Mentorship is a way of life at the MagLab. Hundreds of students and teachers of all ages learn from our scientists and educators every year through formal programs and informal teaching, furthering the lab's goal of nurturing the next generation of scientists. In this series, scientists, teachers and students share their stories.
We talked to Esha Atolia about her time as a student in the MagLab's Ion Cyclotron Resonance Facility and how it helped shape her STEM career. Watch and learn about her experiences and what advice she has for young scientists today.
Undergrad streamlines maintenance routine with touch-screen technology
The culmination of years of hard work, the dissertation defense is as much an ordeal as it is a ritual.
When a grad student's first publication lands in the top-tier journal Nature, you can bet it's not beginner's luck.
Young scientists learning the ropes find they get by better with a little help from their fellow students, postdocs and colleagues.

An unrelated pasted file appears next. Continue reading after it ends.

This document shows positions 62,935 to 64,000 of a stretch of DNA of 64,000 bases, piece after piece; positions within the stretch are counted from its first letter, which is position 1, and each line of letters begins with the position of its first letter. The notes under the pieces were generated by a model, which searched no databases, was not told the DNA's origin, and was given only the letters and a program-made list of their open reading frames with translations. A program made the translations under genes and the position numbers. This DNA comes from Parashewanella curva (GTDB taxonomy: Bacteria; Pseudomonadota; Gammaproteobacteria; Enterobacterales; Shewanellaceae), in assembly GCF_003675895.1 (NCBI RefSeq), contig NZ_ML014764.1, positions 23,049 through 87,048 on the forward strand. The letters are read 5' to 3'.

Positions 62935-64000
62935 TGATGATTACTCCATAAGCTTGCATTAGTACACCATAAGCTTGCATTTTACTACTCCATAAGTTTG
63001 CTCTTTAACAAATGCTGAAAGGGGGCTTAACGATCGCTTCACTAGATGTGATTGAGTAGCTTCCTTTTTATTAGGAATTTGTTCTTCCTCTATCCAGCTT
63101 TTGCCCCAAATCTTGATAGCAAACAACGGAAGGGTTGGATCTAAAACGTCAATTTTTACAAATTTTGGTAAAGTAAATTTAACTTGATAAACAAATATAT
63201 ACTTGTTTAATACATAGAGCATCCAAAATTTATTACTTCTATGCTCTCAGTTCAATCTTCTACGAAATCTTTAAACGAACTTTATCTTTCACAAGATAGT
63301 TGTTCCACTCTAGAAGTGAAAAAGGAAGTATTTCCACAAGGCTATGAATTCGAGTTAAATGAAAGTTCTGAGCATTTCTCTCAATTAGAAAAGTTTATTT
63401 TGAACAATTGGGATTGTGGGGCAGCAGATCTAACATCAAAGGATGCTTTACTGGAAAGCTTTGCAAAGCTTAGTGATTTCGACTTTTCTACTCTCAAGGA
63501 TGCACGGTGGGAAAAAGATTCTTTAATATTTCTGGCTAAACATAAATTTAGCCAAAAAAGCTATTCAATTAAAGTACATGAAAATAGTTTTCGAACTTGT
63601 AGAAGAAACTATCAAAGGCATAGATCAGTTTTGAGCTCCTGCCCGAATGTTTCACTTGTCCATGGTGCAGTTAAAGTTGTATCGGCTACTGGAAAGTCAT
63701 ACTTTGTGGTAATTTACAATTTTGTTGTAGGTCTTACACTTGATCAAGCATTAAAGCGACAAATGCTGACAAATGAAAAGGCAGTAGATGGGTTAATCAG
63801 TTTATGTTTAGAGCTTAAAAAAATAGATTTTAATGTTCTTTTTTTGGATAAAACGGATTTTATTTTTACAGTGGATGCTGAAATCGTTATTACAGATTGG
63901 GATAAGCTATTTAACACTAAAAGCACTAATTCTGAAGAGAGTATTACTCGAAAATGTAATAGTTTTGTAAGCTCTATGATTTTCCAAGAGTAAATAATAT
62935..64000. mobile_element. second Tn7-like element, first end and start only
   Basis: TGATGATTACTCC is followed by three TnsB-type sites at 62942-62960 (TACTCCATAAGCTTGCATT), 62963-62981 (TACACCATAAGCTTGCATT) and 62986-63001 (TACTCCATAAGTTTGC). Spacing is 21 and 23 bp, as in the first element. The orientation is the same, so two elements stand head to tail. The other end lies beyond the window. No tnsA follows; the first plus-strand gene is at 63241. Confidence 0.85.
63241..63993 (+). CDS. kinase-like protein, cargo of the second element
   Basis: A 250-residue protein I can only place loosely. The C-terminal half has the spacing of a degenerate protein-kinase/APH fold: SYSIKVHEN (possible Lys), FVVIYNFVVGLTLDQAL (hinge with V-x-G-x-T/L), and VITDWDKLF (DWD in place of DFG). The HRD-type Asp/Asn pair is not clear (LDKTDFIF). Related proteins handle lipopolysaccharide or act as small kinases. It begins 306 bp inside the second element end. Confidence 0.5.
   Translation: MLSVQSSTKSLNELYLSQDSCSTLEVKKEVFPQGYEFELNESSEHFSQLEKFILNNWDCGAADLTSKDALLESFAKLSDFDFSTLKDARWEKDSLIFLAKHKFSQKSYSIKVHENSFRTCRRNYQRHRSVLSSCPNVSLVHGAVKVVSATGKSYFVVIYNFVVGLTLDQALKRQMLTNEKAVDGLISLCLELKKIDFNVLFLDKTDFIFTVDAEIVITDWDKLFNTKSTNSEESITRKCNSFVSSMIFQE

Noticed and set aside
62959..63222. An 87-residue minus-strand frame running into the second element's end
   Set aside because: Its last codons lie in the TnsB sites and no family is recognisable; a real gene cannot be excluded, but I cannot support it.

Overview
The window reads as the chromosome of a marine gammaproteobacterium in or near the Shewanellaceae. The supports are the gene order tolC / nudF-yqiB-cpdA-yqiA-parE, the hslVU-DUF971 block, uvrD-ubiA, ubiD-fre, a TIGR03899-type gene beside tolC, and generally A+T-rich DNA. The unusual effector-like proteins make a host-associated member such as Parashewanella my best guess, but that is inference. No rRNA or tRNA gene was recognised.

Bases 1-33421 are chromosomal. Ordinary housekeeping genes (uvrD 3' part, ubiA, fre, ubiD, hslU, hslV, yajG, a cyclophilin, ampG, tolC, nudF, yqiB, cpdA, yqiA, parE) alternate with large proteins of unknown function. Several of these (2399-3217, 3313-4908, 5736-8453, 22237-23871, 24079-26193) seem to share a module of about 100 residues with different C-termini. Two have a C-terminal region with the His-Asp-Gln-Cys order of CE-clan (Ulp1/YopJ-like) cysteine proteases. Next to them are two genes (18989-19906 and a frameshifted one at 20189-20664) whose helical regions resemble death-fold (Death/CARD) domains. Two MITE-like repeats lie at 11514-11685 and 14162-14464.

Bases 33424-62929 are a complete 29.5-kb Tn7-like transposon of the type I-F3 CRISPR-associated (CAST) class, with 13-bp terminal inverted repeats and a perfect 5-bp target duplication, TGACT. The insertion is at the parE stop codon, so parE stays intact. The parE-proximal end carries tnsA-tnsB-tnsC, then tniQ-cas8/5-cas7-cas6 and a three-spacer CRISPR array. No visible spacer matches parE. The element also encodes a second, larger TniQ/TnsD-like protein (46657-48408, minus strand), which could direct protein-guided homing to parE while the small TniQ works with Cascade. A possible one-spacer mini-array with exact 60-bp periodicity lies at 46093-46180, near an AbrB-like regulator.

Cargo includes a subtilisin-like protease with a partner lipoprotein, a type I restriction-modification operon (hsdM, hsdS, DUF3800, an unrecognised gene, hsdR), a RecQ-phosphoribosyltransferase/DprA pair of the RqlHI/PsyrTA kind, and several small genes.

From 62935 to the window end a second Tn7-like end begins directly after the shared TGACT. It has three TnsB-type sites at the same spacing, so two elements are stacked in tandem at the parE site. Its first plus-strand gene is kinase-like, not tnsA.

When a Florida teacher had the chance to spend a second summer doing research at the MagLab, he didn’t have to think twice.
Jim Brooks was a mentor to practically everyone he met. His life was a primer for educators everywhere on how to groom better scientists — and better people.
High school intern Kyle Buchholz uses his time at the MagLab to learn science hands-first, rather than head-first.
Paul Rigel, a Florida middle school teacher, talks about his six weeks working at the MagLab's microanalysis lab.
Gerardo A. Nazario, a Research Experiences for Undergraduates (REU) intern, talks about his eight weeks working at the MagLab and at the MagLab's Applied Superconductivity Center.
Petroleum engineer Alicia Calero, a former participant in the lab's Research Experiences for Undergraduates program, talks about two MagLab scientists who played a key role in her training.
MagLab scientist Bob Goddard talks about his 17 years as a mentor.